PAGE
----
Nazca features heavily as a tourist attraction in Southern Peru due to the famous Nazca Lines. However, the recent restoration of the giant orca, which was rediscovered in 1960, has put Nazca back in the news.
After careful investigation and consideration the orca has been found to be the oldest Nazca-era geoglyph in the Nazca desert. The orca is over 60 meters in length and built on a slope in the Palpa region making it more prone to weathering and erosion. It was lost for over 50 years, from 1960 until 2015, when it was rediscovered. For two years, Johny Isla from Peru’s Ministry of Culture and six specialists carried out an extensive restoration project and study. The archeologists have confirmed that they have dated the soil surrounding the geoglyph back to 200 B.C. and returned the geoglyph to its former glory.
The orca is in the style of other older Nazca geoglyphs in the region but also shows considerable evidence that it was imprinted with the assistance of the Paracas, an older culture that predates the Nazca people (800 BC to 100 BC).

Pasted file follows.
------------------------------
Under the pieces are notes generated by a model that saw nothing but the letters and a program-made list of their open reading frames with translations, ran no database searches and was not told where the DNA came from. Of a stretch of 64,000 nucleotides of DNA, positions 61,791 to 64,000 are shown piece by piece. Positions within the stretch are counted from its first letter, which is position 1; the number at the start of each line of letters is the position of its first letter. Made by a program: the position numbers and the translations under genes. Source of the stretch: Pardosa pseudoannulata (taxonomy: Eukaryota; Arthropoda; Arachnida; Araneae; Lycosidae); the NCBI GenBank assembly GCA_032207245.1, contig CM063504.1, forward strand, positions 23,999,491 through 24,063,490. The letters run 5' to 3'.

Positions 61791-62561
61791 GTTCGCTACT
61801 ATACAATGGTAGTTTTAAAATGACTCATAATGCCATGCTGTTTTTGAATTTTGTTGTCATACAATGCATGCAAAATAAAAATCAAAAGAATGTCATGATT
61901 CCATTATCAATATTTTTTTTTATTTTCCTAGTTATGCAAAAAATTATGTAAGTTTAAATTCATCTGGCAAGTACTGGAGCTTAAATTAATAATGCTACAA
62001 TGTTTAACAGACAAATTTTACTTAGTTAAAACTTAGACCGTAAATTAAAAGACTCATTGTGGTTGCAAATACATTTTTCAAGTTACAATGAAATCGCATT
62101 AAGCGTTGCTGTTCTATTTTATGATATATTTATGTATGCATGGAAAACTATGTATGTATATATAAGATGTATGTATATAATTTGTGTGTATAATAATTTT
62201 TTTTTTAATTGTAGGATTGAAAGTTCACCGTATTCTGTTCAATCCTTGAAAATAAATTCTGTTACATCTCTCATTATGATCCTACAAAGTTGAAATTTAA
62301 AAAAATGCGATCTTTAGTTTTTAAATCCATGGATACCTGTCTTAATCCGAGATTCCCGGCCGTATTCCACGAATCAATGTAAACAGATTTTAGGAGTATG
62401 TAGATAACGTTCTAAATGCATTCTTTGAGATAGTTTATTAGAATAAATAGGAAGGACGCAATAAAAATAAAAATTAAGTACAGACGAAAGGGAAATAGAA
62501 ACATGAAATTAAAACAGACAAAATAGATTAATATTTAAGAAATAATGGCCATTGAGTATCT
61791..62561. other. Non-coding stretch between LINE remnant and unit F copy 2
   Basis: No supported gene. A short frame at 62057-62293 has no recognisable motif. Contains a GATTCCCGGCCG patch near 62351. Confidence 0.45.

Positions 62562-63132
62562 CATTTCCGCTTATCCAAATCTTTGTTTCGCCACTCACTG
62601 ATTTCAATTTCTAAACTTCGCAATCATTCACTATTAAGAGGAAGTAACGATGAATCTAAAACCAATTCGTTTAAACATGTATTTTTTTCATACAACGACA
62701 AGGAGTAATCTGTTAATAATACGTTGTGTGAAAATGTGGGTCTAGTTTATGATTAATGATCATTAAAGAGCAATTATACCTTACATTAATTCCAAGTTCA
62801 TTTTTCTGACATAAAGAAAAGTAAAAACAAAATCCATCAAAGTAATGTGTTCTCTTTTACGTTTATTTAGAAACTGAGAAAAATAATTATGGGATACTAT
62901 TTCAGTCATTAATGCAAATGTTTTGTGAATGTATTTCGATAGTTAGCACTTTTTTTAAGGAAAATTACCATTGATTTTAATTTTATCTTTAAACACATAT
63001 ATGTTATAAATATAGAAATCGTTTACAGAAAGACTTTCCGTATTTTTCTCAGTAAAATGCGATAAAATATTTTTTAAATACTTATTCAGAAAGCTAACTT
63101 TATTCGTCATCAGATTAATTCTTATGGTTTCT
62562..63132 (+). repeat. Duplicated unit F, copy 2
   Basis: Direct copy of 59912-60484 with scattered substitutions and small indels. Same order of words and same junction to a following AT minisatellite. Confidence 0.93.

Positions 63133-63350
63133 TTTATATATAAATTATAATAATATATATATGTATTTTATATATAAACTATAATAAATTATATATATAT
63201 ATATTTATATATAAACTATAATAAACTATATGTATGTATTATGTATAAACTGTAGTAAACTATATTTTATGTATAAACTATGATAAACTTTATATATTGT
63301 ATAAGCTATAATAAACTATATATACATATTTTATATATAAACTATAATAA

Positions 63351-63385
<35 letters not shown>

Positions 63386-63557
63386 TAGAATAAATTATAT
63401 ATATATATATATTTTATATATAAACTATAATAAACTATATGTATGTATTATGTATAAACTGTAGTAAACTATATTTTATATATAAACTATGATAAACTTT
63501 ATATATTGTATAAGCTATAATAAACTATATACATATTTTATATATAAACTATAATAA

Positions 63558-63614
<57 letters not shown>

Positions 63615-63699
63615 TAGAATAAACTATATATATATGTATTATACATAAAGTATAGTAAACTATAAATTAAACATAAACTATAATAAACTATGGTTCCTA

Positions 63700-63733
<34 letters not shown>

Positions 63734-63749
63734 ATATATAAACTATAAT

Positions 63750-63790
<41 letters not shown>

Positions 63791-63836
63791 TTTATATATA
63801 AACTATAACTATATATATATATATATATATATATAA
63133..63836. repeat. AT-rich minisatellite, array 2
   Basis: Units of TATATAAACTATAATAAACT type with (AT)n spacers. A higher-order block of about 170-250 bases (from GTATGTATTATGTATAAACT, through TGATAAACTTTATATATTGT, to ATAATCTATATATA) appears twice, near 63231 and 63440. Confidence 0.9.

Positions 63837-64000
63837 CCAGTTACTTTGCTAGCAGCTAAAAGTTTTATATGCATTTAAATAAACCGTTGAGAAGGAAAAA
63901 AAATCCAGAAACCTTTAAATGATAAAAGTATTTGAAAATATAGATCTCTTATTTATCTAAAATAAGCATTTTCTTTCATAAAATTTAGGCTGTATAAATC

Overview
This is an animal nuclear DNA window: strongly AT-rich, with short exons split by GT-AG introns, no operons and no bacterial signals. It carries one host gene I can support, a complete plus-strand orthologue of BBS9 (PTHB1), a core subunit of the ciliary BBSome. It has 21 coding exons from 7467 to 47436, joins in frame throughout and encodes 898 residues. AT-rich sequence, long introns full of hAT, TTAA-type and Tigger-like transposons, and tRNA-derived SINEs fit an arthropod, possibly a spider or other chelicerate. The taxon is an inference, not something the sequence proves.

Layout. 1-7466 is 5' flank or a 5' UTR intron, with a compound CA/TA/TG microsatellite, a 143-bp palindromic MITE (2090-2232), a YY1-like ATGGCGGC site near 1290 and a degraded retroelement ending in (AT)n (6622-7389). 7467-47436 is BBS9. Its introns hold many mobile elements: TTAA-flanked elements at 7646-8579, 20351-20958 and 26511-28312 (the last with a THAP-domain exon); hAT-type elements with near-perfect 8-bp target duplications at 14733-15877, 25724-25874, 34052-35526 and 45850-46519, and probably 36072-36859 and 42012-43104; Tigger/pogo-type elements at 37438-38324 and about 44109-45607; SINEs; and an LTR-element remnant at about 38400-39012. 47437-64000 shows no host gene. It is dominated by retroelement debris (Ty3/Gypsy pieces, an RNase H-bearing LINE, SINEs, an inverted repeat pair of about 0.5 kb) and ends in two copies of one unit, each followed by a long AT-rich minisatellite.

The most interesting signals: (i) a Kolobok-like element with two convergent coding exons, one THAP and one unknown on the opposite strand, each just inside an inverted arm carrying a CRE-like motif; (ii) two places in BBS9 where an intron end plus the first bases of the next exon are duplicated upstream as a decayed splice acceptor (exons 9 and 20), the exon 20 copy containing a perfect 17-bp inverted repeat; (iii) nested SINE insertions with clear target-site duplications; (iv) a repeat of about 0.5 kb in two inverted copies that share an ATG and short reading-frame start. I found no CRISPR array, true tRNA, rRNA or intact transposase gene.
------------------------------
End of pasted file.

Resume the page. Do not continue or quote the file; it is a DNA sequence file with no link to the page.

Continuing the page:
But, why a killer whale? An interesting question given that it was etched in the middle of a desert. Some believe that it was revered as a mythical creature and considered a deity. Interestingly enough, the orca symbol is often found in ancient Peruvian pottery and ceramics found in the area.
This latest discovery will certainly encourage more travellers to head to the Nazca desert to see the geoglyph in question. Will you be one of them?